With the imminent release of the iPad 3 (to be announced on March 7th), a number of bloggers are writing about iPads versus notebook computers. It’s getting old.
Here’s a pro-notebook post (via Ben Brooks), and a pro-iPad post.
Here’s where I stand: I could not have an iPad as my only device. In my life as a music teacher, there are too many things that I still need a notebook (my MacBook) to do:
- Music (storing, ripping, burning, etc.) [**to my knowledge, you still cannot import audio on your iPad in any way other than through syncing with a computer, a very non-Post PC experience)
- Movies (playing, ripping, etc.)
- Microsoft Word
My iPad can’t do these things. I wish it could. I’d happily forego the weight of my MacBook if I could substitute my iPad for all these things, but that isn’t the case.
On the other hand, there are a bunch of things I can do as well or better than on my iPad as I can on my MacBook:
- Photo Editing
- Vector Graphic Drawings
- Writing (Pages)
- Keynote Presentations
- Playing Audio
- Surfing the web
- Editing video (really a much better experience for the novice user on the iPad than on a computer)
- SmartMusic Inbox (I feel the iOS experience on the iPad far surpasses that of the web client)
And there are things I can do with my iPad that I can’t do on my MacBook:
- Put it on the piano and use it as sheet music
- Take handwritten notes (Noteshelf is my preferred app)
- Drawing by hand
- Easily control our thermostat (Nest has an app)
- Use it as a musical instrument
- Wirelessly project (although AirParrot allows for this, and so will this summer’s Mountain Lion)
- Interactive books for my children
- My young children can use it by themselves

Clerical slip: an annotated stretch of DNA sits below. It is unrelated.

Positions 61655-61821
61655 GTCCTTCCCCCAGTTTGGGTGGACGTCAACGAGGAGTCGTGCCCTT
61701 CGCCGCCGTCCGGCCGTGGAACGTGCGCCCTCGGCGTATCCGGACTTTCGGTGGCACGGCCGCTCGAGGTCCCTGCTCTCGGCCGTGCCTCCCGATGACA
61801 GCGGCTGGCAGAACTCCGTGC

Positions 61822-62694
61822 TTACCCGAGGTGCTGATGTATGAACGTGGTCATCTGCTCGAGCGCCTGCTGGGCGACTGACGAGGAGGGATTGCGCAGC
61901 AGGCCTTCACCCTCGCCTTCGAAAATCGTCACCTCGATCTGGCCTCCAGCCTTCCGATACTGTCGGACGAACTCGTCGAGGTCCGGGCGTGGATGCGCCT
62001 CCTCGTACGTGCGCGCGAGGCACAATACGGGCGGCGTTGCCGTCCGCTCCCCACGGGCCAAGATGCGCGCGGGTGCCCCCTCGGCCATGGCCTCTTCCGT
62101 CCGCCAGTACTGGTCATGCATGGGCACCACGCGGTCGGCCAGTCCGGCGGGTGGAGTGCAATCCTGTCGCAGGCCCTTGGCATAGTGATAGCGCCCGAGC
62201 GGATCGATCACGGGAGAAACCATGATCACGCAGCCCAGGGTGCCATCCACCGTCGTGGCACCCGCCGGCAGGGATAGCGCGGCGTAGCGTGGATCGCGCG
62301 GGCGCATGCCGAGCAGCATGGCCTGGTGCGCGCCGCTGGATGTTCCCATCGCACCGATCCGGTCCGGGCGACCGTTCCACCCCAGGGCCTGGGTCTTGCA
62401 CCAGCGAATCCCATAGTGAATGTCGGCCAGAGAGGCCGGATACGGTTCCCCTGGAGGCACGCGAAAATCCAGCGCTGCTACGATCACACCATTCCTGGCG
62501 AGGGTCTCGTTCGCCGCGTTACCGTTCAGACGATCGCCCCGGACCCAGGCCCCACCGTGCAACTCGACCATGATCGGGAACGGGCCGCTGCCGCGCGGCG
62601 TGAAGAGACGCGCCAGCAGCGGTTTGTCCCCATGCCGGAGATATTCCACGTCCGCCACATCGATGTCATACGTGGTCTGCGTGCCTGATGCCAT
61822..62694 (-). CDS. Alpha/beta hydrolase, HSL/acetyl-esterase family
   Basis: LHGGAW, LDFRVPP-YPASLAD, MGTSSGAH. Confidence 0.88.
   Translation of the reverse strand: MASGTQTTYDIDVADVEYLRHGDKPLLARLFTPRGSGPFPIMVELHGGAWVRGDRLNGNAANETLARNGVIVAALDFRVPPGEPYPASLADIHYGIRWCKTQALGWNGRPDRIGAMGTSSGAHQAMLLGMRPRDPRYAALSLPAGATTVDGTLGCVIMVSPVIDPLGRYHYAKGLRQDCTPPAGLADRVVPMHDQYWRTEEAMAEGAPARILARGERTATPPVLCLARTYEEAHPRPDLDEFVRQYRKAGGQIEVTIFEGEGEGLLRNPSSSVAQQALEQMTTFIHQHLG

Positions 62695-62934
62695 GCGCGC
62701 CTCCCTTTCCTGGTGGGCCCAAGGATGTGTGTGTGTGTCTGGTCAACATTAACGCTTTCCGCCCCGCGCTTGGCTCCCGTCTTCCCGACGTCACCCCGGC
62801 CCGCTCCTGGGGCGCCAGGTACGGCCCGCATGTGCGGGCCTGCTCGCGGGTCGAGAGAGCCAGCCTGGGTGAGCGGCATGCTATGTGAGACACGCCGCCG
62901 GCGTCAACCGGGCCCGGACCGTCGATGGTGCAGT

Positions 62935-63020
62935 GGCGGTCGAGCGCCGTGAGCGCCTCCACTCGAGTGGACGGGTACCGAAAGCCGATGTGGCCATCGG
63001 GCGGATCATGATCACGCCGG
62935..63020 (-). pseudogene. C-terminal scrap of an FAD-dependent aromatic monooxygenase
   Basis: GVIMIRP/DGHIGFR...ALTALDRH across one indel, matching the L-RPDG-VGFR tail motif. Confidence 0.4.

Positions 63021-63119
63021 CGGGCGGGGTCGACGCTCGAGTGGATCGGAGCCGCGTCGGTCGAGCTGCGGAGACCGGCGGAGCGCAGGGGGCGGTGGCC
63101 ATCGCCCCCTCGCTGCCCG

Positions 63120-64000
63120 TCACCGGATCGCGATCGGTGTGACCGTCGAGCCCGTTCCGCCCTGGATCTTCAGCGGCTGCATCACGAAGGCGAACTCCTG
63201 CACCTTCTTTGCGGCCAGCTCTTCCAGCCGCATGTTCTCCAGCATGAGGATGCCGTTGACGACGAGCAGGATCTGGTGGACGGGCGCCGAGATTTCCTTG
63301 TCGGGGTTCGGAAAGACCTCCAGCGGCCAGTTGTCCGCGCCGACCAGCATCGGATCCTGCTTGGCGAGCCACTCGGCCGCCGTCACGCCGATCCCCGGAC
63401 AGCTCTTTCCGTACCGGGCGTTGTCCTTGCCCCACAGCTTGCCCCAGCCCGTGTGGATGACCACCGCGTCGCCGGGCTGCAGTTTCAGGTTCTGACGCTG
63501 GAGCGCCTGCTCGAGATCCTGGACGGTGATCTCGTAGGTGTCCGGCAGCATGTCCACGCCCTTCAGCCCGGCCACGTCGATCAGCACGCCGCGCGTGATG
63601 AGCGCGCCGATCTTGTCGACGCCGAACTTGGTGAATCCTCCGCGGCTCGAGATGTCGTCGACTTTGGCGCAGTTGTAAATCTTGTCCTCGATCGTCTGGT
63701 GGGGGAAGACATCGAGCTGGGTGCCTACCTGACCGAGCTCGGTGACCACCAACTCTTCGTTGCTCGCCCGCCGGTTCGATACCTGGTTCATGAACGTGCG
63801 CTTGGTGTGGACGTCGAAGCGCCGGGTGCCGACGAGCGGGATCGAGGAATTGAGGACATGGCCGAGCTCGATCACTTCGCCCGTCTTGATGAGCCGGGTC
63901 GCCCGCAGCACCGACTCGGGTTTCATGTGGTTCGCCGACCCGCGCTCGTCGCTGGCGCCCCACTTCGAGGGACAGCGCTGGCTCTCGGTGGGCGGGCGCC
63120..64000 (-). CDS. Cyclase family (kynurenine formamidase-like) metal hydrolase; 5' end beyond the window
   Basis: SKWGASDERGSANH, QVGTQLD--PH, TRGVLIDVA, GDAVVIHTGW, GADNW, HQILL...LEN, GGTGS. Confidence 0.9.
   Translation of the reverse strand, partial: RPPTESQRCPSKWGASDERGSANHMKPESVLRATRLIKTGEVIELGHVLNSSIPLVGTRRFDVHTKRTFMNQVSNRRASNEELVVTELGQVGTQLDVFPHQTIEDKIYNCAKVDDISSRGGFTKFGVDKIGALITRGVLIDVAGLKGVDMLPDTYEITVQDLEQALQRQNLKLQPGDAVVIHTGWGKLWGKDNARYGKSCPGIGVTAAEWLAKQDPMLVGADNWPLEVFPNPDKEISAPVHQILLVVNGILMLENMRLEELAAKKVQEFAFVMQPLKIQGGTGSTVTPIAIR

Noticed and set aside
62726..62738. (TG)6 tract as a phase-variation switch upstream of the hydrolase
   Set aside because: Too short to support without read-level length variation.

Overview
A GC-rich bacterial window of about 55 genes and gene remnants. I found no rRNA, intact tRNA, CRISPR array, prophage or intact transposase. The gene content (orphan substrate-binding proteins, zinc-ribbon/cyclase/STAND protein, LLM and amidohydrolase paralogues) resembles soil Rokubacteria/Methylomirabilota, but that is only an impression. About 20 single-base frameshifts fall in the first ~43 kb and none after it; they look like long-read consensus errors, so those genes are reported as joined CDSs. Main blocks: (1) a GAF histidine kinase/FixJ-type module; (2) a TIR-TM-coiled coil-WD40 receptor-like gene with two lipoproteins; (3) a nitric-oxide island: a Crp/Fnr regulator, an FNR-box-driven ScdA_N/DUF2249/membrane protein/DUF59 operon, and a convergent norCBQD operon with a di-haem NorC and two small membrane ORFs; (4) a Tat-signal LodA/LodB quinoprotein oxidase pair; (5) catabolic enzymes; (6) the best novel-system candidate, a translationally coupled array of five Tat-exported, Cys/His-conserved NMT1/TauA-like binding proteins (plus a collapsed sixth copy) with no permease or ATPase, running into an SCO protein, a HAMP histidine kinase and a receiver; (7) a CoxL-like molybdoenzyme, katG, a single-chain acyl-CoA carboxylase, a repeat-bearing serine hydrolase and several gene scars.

I’m missing some things in all these categories, but I want to leave you with one truth: the iPad seems to be limited only by the limitations of the apps themselves, rather than by the limitations of the device. I had a discussion with a developer the other day who mentioned that the iPad was limited in what it could do (compared to a *computer*) because it didn’t have enough processing cycles–especially for what the desktop app needed to, particularly with a specific algorithm. My naive reaction (but probably accurate none the less) is to think: “You need a better algorithm.” Another thing I’ve experienced is that my iPad is capable of doing more today than it was in April of 2010. Sure, I now have an iPad 2 which is faster than the iPad 1, and has more features (camera); and I’ll buy an iPad 3 (or iPad HD) eventually. But for the most part, the majority of improvements have been on the part of the (excellent) available programs, not because of the hardware.
I use a bluetooth keyboard from time to time; and I’d still like a MacBook Air. But I’d never give up my iPad–either in my personal life or in my professional life. I simply expect the iPad to continue to be more Post PC and less reliant on a computer (including, in my profession, music composition apps) as time goes on.